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The Confraternity of St Lazarus Among the Trade and Craft Confraternities of Early Modern Dubrovnik
Based on the hitherto unknown or rarely used sources, such as the lists of the confraternity members under obligation of night watch as well as the “census” from 1673-4, a comparison in terms of size has been made between the membership of St Lazarus Confraternity and other trade and craft confraternities of Dubrovnik. The results of these analyses determine the position of the Lazarini in the social structure of Dubrovnik in the early modern period.
Shortly after the establishment in 1531, the Lazarini had become the largest professional confraternity in Dubrovnik, having maintained this leading position well into the second half of the seventeenth century. Apparently, the crisis of textile industry and crafts of the latter half of the sixteenth and early seventeent century had a radical impact on the size of some professional confraternities in Dubrovnik. In addition, the 1667 earthquake not only decimated the commoner ranks, but also stimulated an outflow of population, causing a decrease in the size of particular professions, while builders and masons were the only ones to benefit from the changing conditions on the labour market in the post-earthquake period. Despite random measures aimed at the consolidation of membership, from the start of the seventeenth century St Lazarus Confraternity witnessed its shrinkage in size, which may be related to the closing of its rank due to the Confraternity’s transformation into a secondary elite.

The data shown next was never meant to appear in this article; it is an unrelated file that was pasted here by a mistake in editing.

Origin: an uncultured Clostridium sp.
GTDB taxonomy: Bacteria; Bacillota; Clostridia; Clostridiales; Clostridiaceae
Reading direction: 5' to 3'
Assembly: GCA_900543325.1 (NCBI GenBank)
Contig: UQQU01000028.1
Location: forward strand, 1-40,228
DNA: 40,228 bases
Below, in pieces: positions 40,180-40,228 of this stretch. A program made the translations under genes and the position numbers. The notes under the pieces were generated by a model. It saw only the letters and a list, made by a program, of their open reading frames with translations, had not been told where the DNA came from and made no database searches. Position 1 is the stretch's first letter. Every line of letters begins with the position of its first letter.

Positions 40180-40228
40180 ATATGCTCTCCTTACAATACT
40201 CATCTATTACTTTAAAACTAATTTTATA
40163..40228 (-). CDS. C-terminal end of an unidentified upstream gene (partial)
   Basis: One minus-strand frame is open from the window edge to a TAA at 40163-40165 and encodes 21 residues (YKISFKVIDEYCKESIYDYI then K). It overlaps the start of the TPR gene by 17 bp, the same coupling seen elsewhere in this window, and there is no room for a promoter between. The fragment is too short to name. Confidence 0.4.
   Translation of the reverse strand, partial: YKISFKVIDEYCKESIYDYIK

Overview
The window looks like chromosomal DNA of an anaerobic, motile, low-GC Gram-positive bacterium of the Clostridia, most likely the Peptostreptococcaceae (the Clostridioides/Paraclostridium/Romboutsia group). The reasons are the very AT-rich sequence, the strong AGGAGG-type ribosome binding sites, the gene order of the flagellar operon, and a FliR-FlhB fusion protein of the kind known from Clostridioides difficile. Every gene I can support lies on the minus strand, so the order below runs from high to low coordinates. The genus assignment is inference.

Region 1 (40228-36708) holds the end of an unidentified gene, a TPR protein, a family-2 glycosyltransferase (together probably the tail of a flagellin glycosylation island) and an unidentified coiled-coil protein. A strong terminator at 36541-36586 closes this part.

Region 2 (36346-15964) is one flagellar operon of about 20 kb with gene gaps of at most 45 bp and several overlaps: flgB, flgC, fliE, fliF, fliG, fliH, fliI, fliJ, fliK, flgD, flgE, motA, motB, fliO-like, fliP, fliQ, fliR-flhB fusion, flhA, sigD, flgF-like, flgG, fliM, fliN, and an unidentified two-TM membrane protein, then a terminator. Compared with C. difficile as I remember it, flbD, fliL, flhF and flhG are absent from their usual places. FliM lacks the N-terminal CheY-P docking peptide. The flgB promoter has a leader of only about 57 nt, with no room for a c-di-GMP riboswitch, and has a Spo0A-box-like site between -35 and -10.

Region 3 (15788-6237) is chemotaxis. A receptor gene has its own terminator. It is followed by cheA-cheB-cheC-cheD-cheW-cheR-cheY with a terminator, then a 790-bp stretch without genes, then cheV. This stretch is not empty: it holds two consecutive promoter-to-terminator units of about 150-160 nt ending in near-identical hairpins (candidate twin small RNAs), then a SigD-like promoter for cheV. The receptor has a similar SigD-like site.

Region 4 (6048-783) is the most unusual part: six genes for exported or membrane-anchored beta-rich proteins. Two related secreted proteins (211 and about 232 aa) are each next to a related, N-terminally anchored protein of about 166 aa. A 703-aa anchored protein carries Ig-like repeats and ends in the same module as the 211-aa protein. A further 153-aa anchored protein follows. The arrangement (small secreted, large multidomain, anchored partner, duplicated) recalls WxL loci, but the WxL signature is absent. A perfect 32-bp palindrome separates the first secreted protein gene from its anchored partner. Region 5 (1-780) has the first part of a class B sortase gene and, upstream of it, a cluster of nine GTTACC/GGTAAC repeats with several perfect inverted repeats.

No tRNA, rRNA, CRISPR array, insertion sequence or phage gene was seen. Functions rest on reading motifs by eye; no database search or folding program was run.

Also examined are the data on the willingness of the members of various confraternities and of the Jewish Community to sign for an emergency state loan (1673-4). The results show that the financial strength of the Lazarini at the time was dominant. An average member of the Lazarini could afford and was willing to contribute to the treasury far more than a member of the Antunini. The latter, who by that time already represented a distinguished administrative elite close to the nobility, would have all reasons to aid the government at a critical moment such as that, but most likely were simply not in a position to do so.
By utilising the data on the entry of new members into the Major Council and the chapter of the Confraternity of St Lazarus (1541-1800), the impact of demographic and other factors on the number of the Lazarini has been considered. While the size of the Major Council membership was almost exclusively determined by demographic trends, with the Lazarini, however, these trends were subject to confraternity politics, and later that of the government, too.
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